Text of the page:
It began with one simple game that should have no history of disorder. But it has and the disorder was caused entirely by police in Valencia. Quite predictable with Spanish police’s reputation for football violence.
On October 20 Valencia FC and KAA Gent met at the legendary Mestalla. It was only the second Champions League game in the Belgian team’s history and for most likely everyone first ever away match in Spain (last one a decade back).
A week later the entire city unites in protest against the actions of Spanish police. Official complaint letter was signed by executives and fans of KAA Gent, but also by Ghent mayor and vice-chief of police! This show of solidarity is probably top of the list why we decided to share this story.
The letter produces a long list of accusations against officers of Policia Nacional in Valencia. These include provocative behavior, lack of any dialogue, unprovoked intimidation and violence, seemingly random ejections from the stadium, forcing fans to stand in rain despite having available shelter, denying supporters access to toilets for a long period of time and more.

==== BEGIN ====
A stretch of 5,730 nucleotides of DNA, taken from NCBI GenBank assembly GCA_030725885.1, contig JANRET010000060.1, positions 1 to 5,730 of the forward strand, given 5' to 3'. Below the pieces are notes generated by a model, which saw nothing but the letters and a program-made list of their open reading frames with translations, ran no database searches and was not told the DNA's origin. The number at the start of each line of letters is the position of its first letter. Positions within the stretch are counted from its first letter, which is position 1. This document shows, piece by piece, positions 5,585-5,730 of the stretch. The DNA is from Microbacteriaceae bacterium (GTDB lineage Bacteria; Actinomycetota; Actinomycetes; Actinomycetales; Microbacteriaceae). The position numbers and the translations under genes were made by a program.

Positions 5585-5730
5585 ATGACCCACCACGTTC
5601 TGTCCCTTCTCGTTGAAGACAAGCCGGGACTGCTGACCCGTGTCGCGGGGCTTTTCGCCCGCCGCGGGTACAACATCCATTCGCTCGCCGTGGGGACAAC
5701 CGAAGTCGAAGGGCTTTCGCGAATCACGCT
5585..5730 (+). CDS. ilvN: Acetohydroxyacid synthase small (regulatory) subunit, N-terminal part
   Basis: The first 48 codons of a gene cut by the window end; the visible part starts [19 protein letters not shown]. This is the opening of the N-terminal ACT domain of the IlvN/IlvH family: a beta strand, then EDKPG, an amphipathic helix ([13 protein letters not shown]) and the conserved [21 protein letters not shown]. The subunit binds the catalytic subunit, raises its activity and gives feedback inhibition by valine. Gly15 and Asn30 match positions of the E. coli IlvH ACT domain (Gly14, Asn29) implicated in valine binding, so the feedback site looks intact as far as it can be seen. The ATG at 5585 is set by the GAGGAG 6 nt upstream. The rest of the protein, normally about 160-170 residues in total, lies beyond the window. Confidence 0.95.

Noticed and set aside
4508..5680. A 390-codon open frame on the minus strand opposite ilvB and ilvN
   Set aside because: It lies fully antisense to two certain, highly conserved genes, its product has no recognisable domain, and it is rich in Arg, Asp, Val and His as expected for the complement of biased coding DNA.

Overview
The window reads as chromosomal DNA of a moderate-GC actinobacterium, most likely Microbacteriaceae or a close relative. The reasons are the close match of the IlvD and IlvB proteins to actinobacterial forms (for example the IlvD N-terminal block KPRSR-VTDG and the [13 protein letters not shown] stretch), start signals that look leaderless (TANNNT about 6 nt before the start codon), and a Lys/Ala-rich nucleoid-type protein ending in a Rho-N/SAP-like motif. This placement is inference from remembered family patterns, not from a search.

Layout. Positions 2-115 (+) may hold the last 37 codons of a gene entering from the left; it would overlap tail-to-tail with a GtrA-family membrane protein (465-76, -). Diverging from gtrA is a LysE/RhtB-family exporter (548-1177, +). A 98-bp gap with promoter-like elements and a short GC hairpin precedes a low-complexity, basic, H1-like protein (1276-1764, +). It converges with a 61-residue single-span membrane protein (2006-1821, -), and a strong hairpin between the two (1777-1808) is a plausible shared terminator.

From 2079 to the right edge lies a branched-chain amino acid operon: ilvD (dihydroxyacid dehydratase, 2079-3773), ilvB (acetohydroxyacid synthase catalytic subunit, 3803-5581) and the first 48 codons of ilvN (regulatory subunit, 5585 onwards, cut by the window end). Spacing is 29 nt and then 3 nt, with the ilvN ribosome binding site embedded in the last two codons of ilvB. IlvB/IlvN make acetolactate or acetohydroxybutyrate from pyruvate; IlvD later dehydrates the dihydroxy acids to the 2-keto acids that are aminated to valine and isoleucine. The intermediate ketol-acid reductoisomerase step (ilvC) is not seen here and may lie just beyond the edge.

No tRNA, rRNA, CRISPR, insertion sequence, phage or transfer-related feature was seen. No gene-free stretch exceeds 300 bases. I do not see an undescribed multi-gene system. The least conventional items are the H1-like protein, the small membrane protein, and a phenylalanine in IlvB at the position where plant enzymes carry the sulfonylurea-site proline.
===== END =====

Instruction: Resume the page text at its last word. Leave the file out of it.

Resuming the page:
Shocking? As the letter suggests, it’s indeed shocking to the Belgian visitors, though their protest also seems extremely unlikely to change things for future contingents of foreign supporters. After all, disturbingly similar accounts of police brutality were raised by followers/officials of the English national team (2004), Bolton Wanderers and Olympique Marseille (2008), Charlton and Manchester City (2012).
And these are only a couple of examples that popped up first in the search engine, there’s much more to look into. Which is exactly what UEFA should have done a long time ago. The governing body is among institutions to which the complaint was filed, now it’s their time to finally do something about the extremely poor matchday strategies (or lack thereof) used during games in Spain.